This is a study from rituxiland and demonstartes that rituximab is more effective at inhibiting relapses than dimethyl fumarate. It also shows that a lower dose of antibody than used in other previous studies also works well. This was done as a randomised phase III study.
This indicates that rituximab, CD20-depleting antibody works in MS
Svenningsson A, Frisell T, Burman J, Salzer J, Fink K, Hallberg S, Hambraeus J, Axelsson M, Nimer FA, Sundström P, Gunnarsson M, Johansson R, Mellergård J, Rosenstein I, Ayad A, Sjöblom I, Risedal A, de Flon P, Gilland E, Lindeberg J, Shawket F, Piehl F, Lycke J. Safety and efficacy of rituximab versus dimethyl fumarate in patients with relapsing-remitting multiple sclerosis or clinically isolated syndrome in Sweden: a rater-blinded, phase 3, randomised controlled trial. Lancet Neurol. 2022;21(8):693-703.
Background: B-cell depleting therapies are highly efficacious in relapsing-remitting multiple sclerosis but one such therapy, rituximab, is not approved for multiple sclerosis and no phase 3 trial data are available. We therefore examined the safety and efficacy of rituximab compared with dimethyl fumarate in patients with relapsing-remitting multiple sclerosis to obtain data that might allow inclusion of rituximab in treatment guidelines.
Methods: RIFUND-MS was a multicentre, rater-blinded, active-comparator, phase 3, randomised controlled trial done at 17 Swedish university and community hospitals. Key inclusion criteria for participants were: age 18-50 years; relapsing-remitting multiple sclerosis or clinically isolated syndrome according to prevailing McDonald criteria; 10 years or less since diagnosis; untreated or only exposed to interferons or glatiramer acetate; and with clinical or neuroradiological disease activity in the past year. Patients were automatically randomly assigned (1:1) by the treating physician using a randomisation module in the Swedish multiple sclerosis registry, without stratification, to oral dimethyl fumarate 240 mg twice daily or to intravenous rituximab 1000 mg followed by 500 mg every 6 months. Relapse evaluation, Expanded Disability Status Scale rating, and assessment of MRI scans were done by examining physicians and radiologists masked to treatment allocation. The primary outcome was the proportion of patients with at least one relapse (defined as subacute onset of new or worsening neurological symptoms compatible with multiple sclerosis with a duration of more than 24 h and preceded by at least 30 days of clinical stability), assessed in an intention-to-treat analysis….. This trial is registered at ClinicalTrials.gov, NCT02746744.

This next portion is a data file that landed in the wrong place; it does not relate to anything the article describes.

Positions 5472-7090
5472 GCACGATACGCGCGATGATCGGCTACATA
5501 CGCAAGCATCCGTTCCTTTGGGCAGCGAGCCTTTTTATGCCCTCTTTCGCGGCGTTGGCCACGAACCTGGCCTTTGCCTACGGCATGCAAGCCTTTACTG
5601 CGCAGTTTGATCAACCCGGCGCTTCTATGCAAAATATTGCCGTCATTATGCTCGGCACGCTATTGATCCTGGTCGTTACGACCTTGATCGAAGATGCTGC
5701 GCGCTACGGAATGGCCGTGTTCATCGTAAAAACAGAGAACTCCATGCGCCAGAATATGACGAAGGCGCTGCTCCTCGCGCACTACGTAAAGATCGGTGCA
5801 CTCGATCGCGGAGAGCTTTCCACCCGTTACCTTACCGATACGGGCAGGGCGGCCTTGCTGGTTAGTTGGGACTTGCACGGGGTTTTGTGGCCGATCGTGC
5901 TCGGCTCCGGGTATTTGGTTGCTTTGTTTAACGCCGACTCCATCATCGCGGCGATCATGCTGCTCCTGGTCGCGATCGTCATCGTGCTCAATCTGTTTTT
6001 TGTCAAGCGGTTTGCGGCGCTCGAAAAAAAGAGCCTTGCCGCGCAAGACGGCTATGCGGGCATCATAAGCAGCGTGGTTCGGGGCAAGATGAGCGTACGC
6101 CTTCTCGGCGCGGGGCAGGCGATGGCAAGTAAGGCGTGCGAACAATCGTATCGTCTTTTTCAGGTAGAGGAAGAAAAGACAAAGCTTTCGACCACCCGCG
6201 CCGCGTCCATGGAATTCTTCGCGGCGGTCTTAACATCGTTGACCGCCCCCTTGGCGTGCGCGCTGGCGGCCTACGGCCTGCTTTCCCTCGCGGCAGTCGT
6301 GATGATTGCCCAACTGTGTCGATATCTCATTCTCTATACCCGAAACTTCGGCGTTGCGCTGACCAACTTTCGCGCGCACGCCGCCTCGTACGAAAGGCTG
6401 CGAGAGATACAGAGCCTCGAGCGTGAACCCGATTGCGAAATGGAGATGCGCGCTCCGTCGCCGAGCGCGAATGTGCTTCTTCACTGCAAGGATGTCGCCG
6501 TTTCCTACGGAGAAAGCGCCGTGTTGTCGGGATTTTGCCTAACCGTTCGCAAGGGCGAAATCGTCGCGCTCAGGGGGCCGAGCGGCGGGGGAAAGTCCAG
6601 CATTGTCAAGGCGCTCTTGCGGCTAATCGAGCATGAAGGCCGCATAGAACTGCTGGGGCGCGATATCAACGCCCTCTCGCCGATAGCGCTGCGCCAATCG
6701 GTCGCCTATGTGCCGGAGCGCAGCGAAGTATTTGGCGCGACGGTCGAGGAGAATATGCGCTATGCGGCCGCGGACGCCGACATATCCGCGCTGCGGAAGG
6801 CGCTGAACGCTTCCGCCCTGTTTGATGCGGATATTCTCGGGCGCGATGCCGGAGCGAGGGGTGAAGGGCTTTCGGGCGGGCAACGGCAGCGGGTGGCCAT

Findings: Between July 1, 2016, and Dec 18, 2018, 322 patients were screened for eligibility, 200 of whom were randomly assigned to a treatment group (100 assigned to rituximab and 100 assigned to dimethyl fumarate). The last patient completed 24-month follow-up on April 21, 2021. 98 patients in the rituximab group and 97 patients in the dimethyl fumarate group were eligible for the primary outcome analysis. Three (3%) patients in the rituximab group and 16 (16%) patients in the dimethyl fumarate group had a protocol-defined relapse during the trial, corresponding to a risk ratio of 0·19 (95% CI 0·06-0·62; p=0·0060). Infusion reactions (105 events [40·9 per 100 patient-years]) in the rituximab group and gastrointestinal reactions (65 events [47·4 per 100 patient-years]) and flush (65 events [47·4 per 100 patient-years]) in the dimethyl fumarate group were the most prevalent adverse events. There were no safety concerns. Interpretation: RIFUND-MS provides evidence that rituximab given as 1000 mg followed by 500 mg every 6 months is superior to dimethyl fumarate in preventing relapses over 24 months in patients with early relapsing-remitting multiple sclerosis. Health economic and long-term safety studies of rituximab in patients with multiple sclerosis are needed.
You say “So what we know this already”. However in the land of evidence-based medicine, you need evidence and anecdote is not accepted evidence. Change occurs after trials have been done…So here you have one.
Now remember as a non-neuro my opinion doesn’t really matter, and it is just an opinion, so keep your hair on;-).
This was a phase III study and demonstrates what I think we would predict.
So the big question is whether this is going to be enough to convince the World to use rituximab?
I suspect that in Sweden, little persuasion is needed….they are an educated group of people and can read the literature and this study demonstrates the predicted benefit as previously seen in phase II trials in MS. Swedish neuros have been using rituximab for years……..however, What about the rest of the World?